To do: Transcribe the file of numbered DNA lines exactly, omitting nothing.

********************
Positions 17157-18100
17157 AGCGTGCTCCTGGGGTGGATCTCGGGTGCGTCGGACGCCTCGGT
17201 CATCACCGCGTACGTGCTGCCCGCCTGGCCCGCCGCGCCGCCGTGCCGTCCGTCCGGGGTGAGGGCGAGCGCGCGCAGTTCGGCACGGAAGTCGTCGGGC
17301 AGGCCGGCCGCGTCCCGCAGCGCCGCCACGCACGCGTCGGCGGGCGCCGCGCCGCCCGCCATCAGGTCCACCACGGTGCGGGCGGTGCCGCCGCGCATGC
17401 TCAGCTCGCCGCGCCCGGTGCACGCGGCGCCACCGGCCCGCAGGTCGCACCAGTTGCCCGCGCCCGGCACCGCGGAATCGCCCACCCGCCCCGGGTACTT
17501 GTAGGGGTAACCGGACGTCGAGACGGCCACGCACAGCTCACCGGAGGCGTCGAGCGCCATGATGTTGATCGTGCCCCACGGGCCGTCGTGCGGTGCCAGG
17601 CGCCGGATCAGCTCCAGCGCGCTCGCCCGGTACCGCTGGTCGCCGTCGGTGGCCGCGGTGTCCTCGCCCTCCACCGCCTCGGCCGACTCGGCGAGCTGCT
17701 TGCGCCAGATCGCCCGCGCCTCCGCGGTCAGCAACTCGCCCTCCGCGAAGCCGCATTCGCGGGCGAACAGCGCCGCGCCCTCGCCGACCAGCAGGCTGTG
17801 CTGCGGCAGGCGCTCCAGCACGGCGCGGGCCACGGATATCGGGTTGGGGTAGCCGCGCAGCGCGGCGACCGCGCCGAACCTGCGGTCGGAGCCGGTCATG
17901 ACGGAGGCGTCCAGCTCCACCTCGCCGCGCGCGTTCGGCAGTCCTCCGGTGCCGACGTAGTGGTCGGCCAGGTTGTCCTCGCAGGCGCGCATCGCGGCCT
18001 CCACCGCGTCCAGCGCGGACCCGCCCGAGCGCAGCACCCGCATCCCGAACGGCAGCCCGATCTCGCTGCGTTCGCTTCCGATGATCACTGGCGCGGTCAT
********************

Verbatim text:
Positions 17157-18100
17157 AGCGTGCTCCTGGGGTGGATCTCGGGTGCGTCGGACGCCTCGGT
17201 CATCACCGCGTACGTGCTGCCCGCCTGGCCCGCCGCGCCGCCGTGCCGTCCGTCCGGGGTGAGGGCGAGCGCGCGCAGTTCGGCACGGAAGTCGTCGGGC
17301 AGGCCGGCCGCGTCCCGCAGCGCCGCCACGCACGCGTCGGCGGGCGCCGCGCCGCCCGCCATCAGGTCCACCACGGTGCGGGCGGTGCCGCCGCGCATGC
17401 TCAGCTCGCCGCGCCCGGTGCACGCGGCGCCACCGGCCCGCAGGTCGCACCAGTTGCCCGCGCCCGGCACCGCGGAATCGCCCACCCGCCCCGGGTACTT
17501 GTAGGGGTAACCGGACGTCGAGACGGCCACGCACAGCTCACCGGAGGCGTCGAGCGCCATGATGTTGATCGTGCCCCACGGGCCGTCGTGCGGTGCCAGG
17601 CGCCGGATCAGCTCCAGCGCGCTCGCCCGGTACCGCTGGTCGCCGTCGGTGGCCGCGGTGTCCTCGCCCTCCACCGCCTCGGCCGACTCGGCGAGCTGCT
17701 TGCGCCAGATCGCCCGCGCCTCCGCGGTCAGCAACTCGCCCTCCGCGAAGCCGCATTCGCGGGCGAACAGCGCCGCGCCCTCGCCGACCAGCAGGCTGTG
17801 CTGCGGCAGGCGCTCCAGCACGGCGCGGGCCACGGATATCGGGTTGGGGTAGCCGCGCAGCGCGGCGACCGCGCCGAACCTGCGGTCGGAGCCGGTCATG
17901 ACGGAGGCGTCCAGCTCCACCTCGCCGCGCGCGTTCGGCAGTCCTCCGGTGCCGACGTAGTGGTCGGCCAGGTTGTCCTCGCAGGCGCGCATCGCGGCCT
18001 CCACCGCGTCCAGCGCGGACCCGCCCGAGCGCAGCACCCGCATCCCGAACGGCAGCCCGATCTCGCTGCGTTCGCTTCCGATGATCACTGGCGCGGTCAT